California Healthline Highlights Recent Hospital News
San Bernardino County supervisors on Tuesday approved a $30 million expansion of Arrowhead Regional Medical Center that is intended to ease emergency department crowding, the Riverside Press-Enterprise reports. The expansion would increase the hospital's capacity by 84 beds to 457.
The plan must be approved by the Office of Statewide Health Planning and Development, a process that could take up to 18 months, according to June Griffith-Collison, director of the medical center (Ghori, Riverside Press-Enterprise, 5/16).
Contra Costa Regional Medical Center could lose eligibility to participate in Medicare and Medicaid unless violence and other problems in its psychiatric unit are resolved, CMS told hospital officials last month, the Contra Costa Times reports. Federal funding for the two programs amounts to nearly $300 million annually, more than 80% of the hospital's operating budget.
To retain the funding, the hospital must submit a detailed correction plan, including dates the changes will be made. The plan is expected to arrive at CMS next week.
The hospital's plan includes:
- Changing leadership in the inpatient psychiatric unit and psychiatric emergency services;
- In-house and outside staff training for employees in dealing with combative and more acutely disturbed patients; and
- Better monitoring and tracking of trends to identify problems.
Kaiser Medical Center in Santa Rosa has launched a $243 million expansion project as the HMO's enrollment in Sonoma County continues to increase, the Santa Rosa Press Democrat reports.
The expansion includes construction of a 90,000-square-foot, two-story building that would house an outpatient surgery center, an occupational medicine center and an imaging center. A five-story, 82-bed addition will be built to house a new emergency department, intensive care unit and nursery.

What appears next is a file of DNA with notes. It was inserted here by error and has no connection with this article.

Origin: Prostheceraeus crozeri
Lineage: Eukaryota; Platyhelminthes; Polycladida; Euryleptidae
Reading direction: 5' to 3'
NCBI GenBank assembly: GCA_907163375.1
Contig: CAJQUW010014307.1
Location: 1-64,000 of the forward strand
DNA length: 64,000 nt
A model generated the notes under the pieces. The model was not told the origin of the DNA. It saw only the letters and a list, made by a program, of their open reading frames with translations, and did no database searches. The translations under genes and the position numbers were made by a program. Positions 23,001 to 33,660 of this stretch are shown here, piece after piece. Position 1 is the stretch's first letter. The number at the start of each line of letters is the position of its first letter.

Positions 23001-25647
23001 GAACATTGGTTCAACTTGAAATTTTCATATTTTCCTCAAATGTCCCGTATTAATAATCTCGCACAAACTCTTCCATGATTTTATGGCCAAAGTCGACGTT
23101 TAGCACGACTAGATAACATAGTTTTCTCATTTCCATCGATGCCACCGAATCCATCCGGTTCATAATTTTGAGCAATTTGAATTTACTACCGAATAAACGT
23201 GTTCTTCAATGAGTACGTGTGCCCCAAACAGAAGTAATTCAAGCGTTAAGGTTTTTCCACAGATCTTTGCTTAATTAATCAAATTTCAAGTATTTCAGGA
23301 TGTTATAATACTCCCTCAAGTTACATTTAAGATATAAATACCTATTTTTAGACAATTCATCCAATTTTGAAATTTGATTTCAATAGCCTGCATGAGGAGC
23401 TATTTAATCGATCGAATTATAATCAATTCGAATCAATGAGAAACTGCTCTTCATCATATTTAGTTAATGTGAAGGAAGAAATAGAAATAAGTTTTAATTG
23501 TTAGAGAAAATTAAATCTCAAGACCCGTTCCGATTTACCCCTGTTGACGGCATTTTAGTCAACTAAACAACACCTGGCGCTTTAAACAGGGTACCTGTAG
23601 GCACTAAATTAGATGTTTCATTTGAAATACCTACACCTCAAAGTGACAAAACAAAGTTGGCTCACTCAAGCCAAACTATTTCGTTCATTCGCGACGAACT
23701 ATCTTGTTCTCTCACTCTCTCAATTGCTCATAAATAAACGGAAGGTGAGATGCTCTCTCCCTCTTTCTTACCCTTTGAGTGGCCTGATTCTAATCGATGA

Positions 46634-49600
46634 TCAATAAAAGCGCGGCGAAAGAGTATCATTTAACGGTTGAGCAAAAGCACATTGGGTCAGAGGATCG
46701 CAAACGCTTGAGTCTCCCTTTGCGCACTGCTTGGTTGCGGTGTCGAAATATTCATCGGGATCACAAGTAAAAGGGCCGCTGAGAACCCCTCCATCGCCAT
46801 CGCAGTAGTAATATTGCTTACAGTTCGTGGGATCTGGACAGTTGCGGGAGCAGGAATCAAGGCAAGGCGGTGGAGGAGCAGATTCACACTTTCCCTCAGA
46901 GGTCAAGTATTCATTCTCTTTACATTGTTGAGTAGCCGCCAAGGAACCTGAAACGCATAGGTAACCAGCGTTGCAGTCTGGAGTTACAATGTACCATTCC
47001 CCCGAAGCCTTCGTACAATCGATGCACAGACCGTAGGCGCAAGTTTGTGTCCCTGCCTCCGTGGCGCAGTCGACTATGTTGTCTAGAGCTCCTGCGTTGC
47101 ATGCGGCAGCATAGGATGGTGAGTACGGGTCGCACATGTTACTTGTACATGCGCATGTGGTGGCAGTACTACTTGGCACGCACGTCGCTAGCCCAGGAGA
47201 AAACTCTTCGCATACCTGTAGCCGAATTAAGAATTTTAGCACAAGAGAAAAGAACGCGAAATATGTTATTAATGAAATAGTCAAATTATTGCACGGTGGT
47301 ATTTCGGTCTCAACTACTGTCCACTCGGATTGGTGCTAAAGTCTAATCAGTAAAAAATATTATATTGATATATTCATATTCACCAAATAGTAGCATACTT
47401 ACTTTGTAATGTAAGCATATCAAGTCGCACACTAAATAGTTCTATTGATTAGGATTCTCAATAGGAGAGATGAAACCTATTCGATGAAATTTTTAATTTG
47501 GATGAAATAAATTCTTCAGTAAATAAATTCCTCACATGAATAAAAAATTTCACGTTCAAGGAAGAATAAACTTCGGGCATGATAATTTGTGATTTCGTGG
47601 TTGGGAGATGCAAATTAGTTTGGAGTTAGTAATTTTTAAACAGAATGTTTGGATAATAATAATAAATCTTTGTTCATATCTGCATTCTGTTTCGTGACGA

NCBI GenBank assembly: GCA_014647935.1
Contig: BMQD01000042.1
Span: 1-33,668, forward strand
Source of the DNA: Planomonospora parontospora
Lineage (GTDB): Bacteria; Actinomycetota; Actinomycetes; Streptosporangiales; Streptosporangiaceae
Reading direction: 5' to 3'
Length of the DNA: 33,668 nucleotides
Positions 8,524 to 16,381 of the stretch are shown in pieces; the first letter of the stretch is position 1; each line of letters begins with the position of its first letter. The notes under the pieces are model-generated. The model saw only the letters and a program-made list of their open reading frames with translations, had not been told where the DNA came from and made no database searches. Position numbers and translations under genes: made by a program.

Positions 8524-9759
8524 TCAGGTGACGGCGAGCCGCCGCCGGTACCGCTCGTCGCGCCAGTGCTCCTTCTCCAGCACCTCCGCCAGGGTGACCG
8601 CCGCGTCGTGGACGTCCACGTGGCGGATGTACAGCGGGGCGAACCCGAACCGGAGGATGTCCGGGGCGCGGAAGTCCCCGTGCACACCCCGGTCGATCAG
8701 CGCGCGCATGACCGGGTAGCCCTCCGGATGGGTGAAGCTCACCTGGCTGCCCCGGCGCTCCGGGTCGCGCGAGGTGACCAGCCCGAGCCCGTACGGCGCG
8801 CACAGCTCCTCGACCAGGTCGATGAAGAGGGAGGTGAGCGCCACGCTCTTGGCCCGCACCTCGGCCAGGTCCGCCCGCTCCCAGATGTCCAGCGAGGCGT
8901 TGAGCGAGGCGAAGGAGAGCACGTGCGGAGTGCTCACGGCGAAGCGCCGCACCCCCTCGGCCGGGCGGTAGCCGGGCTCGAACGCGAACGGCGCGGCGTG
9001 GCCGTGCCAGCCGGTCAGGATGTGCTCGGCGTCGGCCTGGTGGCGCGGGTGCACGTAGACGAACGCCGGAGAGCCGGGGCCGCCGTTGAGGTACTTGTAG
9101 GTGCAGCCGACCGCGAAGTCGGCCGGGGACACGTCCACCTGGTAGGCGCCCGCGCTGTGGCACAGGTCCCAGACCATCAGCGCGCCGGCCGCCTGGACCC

The Santa Rosa expansion is part of a $10 billion construction project by Kaiser Permanente in Northern California over the next eight years. All expansions at the Santa Rosa center are expected to be completed by 2011 (Benfell, Santa Rosa Press Democrat, 5/12).
Construction of a new Peninsula Medical Center facility could cost $45 million more than the previously estimated $488 million because of possible labor rates, productivity and supply expenses, the Oakland Tribune reports.
Bob Merwin -- CEO of the Sutter Health affiliate Mills-Peninsula Health Services, which is building the facility -- said he believes cuts to the proposed hospital could bring costs back to the original estimate.
Such cuts could include delaying construction of the helipad, women's outpatient services and most conference rooms. The plan also could eliminate the top floor of the hospital and re-use furniture and medical equipment. Merwin said none of the proposed changes would affect the "functionality of the program or services within the new building" (Morente, Oakland Tribune, 5/17).
Residents could vote on whether to fund a new hospital in August. A special mail-in ballot for August must be approved by the county Board of Supervisors by June 2, according to Carole Groom, vice president of community relations at Mills-Peninsula (Ramroop, San Francisco Examiner, 5/17). A new hospital is needed to meet state seismic safety requirements (Oakland Tribune, 5/17).
The Santa Clara County health and hospital system would need $350 million by 2013 to make state-mandated seismic safety and other improvements to the Santa Clara Valley Medical Center, architect Jim Hall told county supervisors Wednesday, the San Jose Mercury News reports. According to the Mercury News, the hospital projects "could hinge on whether voters approve one or more bond measures in coming elections."
The medical center "has some compliant buildings," such as the new main hospital, but "some older facilities are definitely not compliant," including areas that account for 272 of the hospital's 524 beds, Hall said.
County Executive Pete Kutras said funds already allocated for capital projects would pay for hospital improvements for another year.
After that, the county would need an additional $30 million to continue as planned, Santa Clara Valley Medical Center Executive Director Sue Murphy said. Murphy added that the hospital has not identified guaranteed funding from state or federal sources for the project.
Santa Clara County faces a projected $662.1 million budget deficit between fiscal years 2007 and 2010 (San Jose Mercury News, 5/18).
Tri-City Medical Center officials and others at a public hearing on Thursday discussed Proposition F, a $596 million general bond measure to fund expansion and seismic upgrades at the hospital, the San Diego Union-Tribune reports.
The bond would be used to renovate one-third of the existing hospitals and build new facilities to comply with state seismic safety standards by 2013. The measure would levy a 30-year property tax on all property parcels in the health care district. A two-thirds vote is needed to approve the bond.
However, a group that opposes the measure said the proposal does not provide enough detail on how the money would be used (Rodriguez, San Diego Union-Tribune, 5/19).